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Customs Investigating $500M in Illegal Goods

NEW YORK — The U.S. Customs Service is investigating a smuggling incident in which $500 million worth of apparel entered the country through West Coast ports and evaded duties, according to an official with the service.<br><br>At a meeting...

NEW YORK — The U.S. Customs Service is investigating a smuggling incident in which $500 million worth of apparel entered the country through West Coast ports and evaded duties, according to an official with the service.

At a meeting Wednesday of the U.S. Association of Importers of Textiles & Apparel and the American Import Shippers’ Association, Janet Labuda, director of Custom’s Textile Enforcement and Operations division, said the agency had recently discovered a “major circumvention of our in-bond systems,” a reference to the systems the service uses to collect tariffs on goods coming into the country.

She said the containers filled with smuggled goods entered the U.S. through Los Angeles ports with forged documents indicating they were to be shipped to Mexico or points south. Instead, they remained in the U.S., allowing the shippers to evade more than $60 million in duties.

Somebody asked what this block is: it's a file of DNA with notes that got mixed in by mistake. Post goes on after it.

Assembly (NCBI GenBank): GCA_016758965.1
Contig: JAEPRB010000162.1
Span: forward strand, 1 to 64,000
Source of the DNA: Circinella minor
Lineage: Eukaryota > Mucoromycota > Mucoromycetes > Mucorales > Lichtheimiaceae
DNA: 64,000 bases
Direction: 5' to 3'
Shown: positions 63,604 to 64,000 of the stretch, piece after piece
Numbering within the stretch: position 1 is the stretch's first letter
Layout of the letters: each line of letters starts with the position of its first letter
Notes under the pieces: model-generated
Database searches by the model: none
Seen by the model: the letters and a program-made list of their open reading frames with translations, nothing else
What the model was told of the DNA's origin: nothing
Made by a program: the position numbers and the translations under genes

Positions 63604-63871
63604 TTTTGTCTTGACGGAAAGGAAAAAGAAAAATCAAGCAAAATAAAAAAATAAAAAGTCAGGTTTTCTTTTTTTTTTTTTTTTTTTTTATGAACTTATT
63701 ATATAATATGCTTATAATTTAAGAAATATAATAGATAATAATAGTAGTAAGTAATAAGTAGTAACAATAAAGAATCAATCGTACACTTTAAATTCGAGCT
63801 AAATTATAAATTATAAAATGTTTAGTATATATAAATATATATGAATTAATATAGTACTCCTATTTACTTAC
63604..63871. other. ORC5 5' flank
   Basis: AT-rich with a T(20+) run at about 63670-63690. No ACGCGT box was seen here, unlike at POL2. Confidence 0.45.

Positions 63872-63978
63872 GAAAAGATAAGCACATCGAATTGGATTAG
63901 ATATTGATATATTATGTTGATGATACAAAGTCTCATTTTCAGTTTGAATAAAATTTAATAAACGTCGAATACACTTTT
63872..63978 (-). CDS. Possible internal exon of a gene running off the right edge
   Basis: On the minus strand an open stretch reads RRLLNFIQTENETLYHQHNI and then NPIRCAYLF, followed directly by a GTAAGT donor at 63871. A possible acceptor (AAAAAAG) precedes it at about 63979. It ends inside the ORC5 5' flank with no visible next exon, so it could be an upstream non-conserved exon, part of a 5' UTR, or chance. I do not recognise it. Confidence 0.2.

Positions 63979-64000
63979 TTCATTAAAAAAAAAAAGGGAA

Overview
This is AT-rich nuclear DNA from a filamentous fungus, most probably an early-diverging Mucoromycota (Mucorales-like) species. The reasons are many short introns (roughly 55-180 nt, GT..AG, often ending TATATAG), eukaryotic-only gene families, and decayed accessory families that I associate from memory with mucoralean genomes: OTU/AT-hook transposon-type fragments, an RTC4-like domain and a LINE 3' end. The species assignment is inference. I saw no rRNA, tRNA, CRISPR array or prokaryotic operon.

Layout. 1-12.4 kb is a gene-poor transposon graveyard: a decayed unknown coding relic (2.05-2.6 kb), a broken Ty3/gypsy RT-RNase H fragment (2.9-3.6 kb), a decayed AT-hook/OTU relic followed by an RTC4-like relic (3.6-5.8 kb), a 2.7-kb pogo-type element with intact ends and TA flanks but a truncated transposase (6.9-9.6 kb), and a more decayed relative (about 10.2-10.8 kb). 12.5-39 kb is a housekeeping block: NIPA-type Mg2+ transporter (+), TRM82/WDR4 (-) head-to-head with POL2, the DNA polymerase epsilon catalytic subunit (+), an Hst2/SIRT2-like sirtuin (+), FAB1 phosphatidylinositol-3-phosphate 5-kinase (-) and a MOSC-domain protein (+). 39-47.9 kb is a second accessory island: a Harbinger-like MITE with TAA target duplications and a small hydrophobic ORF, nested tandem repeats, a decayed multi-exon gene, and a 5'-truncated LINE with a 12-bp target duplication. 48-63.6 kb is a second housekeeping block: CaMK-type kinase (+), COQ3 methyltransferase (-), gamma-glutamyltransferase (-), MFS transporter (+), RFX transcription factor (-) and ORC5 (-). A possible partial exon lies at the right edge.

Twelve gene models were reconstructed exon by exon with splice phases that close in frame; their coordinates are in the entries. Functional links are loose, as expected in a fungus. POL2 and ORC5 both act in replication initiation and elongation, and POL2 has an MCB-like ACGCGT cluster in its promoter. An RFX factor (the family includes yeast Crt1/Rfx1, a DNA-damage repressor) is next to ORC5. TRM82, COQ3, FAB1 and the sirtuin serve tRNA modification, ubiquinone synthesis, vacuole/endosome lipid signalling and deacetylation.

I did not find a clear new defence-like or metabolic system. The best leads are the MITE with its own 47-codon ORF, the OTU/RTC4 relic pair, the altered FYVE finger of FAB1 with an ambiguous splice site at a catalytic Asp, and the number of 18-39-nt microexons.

Labuda declined to offer further information on the investigation. However, she said that as a result of the discovery, Customs would step up its focus on smuggling in the apparel industry. The agency, which is also charged with investigating trade-related issues like the illegal transshipment of imported goods through third-party nations — has seen its profile and responsibilities increase in the 14 months since the Sept. 11 attacks, which caused the federal government to rethink the risk posed by the thousands of cargo containers that enter the U.S. each year.

One of service’s major apparel-related initiatives since then has been the Customs-Trade Partnership Against Terrorism, an effort to better track what is inside of cargo containers shipped to the U.S. to avoid the nightmarish scenario that could arise should terrorists use a cargo container to smuggle operatives or weapons of mass destruction into the country.

However, collecting duties is also a key responsibility of the agency, which is currently a part of the Treasury Department, but is expected to be merged into the upcoming Department of Homeland Security. Customs Commissioner Robert Bonner, who also spoke at the event, held at the Marriott Marquis Hotel in Manhattan, said about 45 percent of the $20 billion in duties collected each year comes from imports of textile and apparel products.